Staying injury-free this Summer

With summer holiday planning in full-force, there’s no better time to review how to keep your summer holiday injury-free with a few tips. As people flock to resorts and theme parks, there are many dangers that could easily be avoided. Some of the most common injuries incurred during the summer vacation season include water sports injuries, swimming injuries and resort-related injuries. Read on for some helpful tips and keep your holidays memorable and injury-free.

Keeping a firm foothold

Did you know there are roughly one million falls treated in emergency rooms each year? Many of these falls result in hip fractures. You can avoid most falls by being cautious around slippery areas such as pools and patio areas that often do not have non-slip surfaces. Showers and tubs are also slippery areas prone for falls. Make sure to use handrails when they’re available and try to keep floors as dry as possible.

And when there’s a party, there’s often food and drink spillage. Look out for dropped food or a drink spilt on the floor when hitting a dance floor, walking through lobbies and club houses.

Cruise ships are another opportunity to trip and fall because they often experience changes in elevation, so be aware of your surroundings and don’t peer over railings or platforms. Opt to stay in your room until storms and choppy waters pass.

Be a good sport

While activities like jet skiing and parasailing may look like an exciting way to take in beach scenery, these activities can be deadly. Florida passed the nation’s first parasailing law which regulates many aspects of its safety however, there are still risks; especially if you’re inexperienced. You can still enjoy these amazing experiences, but do some research beforehand and understand the risks and the warning signs, like bad weather and faulty equipment, to look out for.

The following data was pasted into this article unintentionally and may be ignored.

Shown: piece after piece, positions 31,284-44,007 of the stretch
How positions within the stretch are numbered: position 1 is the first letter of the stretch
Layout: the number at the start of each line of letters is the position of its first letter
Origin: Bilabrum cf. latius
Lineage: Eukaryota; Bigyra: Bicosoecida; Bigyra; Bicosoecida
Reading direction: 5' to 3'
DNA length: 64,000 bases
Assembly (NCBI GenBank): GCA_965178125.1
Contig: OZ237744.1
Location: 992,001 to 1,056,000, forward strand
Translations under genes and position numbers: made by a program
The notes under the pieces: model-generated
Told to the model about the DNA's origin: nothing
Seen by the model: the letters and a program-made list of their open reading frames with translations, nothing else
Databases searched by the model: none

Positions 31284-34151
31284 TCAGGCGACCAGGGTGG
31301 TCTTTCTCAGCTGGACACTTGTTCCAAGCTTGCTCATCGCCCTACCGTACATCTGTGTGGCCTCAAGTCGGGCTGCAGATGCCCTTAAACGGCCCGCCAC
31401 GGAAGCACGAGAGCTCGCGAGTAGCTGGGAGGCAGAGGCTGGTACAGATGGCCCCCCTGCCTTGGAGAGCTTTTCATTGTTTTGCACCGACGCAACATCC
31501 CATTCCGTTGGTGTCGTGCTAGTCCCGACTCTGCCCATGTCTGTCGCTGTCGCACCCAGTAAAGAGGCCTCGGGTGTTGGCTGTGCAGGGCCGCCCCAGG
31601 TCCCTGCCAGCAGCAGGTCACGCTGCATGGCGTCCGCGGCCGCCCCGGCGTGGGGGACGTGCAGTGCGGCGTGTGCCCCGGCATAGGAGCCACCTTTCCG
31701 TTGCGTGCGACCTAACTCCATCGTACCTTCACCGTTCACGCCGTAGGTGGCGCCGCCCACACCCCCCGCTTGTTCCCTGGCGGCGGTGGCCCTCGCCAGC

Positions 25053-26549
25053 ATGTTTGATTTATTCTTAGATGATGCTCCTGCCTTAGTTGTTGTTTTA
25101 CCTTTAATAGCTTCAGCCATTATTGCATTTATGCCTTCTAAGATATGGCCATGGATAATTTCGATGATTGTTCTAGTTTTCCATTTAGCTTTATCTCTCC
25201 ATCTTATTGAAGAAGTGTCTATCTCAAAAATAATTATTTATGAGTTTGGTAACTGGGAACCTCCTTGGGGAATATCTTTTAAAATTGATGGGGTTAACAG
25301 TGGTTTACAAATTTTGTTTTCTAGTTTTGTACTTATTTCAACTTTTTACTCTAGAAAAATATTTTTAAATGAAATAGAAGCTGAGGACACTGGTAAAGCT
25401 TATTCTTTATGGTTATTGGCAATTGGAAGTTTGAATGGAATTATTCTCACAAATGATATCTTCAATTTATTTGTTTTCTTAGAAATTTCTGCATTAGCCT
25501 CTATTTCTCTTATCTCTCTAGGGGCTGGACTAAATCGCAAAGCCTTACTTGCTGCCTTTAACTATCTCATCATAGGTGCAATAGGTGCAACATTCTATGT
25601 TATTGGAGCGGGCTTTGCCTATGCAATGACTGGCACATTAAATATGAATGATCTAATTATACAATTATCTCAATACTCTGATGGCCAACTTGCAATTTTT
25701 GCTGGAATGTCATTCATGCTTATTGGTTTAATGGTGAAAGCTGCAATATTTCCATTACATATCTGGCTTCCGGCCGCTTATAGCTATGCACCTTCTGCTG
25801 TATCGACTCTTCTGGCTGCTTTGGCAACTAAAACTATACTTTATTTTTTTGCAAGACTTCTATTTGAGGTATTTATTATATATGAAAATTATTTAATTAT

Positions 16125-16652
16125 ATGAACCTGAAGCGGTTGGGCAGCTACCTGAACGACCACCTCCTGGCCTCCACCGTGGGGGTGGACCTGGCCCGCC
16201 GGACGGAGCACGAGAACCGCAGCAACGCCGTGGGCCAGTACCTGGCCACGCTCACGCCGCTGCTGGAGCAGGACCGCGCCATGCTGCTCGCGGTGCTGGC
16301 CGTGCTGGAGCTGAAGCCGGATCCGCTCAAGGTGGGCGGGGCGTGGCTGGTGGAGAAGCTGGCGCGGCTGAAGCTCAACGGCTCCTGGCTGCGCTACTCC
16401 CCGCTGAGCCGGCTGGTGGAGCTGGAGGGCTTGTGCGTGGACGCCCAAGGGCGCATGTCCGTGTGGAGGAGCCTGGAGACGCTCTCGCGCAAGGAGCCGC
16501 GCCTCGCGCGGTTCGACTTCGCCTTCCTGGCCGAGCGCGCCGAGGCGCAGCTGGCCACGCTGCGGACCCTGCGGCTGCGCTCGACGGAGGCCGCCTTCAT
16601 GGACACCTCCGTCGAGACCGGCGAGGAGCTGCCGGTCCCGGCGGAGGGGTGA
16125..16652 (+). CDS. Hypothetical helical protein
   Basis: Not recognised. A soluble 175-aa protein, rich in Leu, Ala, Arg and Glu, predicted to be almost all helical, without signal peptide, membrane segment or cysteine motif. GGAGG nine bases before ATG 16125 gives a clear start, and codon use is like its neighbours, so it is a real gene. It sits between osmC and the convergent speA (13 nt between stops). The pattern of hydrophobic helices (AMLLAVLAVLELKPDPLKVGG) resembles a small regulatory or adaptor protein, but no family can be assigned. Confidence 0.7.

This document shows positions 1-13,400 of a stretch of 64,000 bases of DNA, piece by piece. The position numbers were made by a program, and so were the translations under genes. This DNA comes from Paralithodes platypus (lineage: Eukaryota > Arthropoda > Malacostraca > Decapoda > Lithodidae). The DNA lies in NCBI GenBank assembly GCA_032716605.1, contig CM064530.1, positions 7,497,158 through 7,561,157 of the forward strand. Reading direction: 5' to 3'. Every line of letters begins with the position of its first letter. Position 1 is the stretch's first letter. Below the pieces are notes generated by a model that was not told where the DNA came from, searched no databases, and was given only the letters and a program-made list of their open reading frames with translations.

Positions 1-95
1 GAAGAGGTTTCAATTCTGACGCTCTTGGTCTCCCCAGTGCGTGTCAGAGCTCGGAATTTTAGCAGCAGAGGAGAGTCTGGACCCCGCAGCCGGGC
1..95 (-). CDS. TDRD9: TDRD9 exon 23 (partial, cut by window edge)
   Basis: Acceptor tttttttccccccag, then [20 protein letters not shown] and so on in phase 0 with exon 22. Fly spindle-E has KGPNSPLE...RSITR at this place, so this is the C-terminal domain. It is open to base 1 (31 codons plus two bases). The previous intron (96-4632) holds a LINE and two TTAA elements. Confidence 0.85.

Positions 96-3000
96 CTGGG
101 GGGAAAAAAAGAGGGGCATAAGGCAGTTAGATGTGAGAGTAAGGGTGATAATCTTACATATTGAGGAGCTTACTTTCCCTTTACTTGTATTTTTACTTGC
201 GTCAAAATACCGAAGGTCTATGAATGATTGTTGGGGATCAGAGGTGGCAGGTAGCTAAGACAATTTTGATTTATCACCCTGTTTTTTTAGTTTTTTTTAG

Also, while many people know that a life jacket is required when riding in a boat or on a jet ski, the US Coast Guard has also determined that stand up paddle boards require a life jacket. The Coast Guard also recommends testing the buoyancy of your life jacket – by wearing it in shallow water or pool with supervision you can relax your body to see how the life jacket floats you. It’s wise to wear a life jacket even if you’re an experienced swimmer – many ocean swimming-related deaths occur near the shore in calm water.

A somewhat tamer water experience like swimming in a pool or soaking in a hot tub also presents some dangers. Every year, many people return from vacations with pool-related injuries such as diving into shallow pools or hot tubs. Avoid diving into pools if you’re an inexperienced diver and are unfamiliar with the depth of the facility’s pool. Also, many older pools do not have proper drain covers so be sure to be careful swimming near them as swimmers have become entrapped in pool drains and have drowned. This is especially true with young swimmers – there are 10 fatal drownings in this country every day and children aged 1 through 4 are at the greatest risk.

In all cases, drinking in moderation can greatly reduce your risk of injury. Whether you’re on a boat, at the pool or the beach, drinking in excess can impair your judgement and when engaging in water sports of any kind, simply don’t drink — it could save a life.

With a little caution, you and your family can have a lot of fun. Heed some of these helpful tips and make your summer holidays memorable — for all the right reasons.


by: Hernan Gambertoglio,
Ammos Vacation Rental.
Director and Co-Founder.

Written by admin • October 1, 2018
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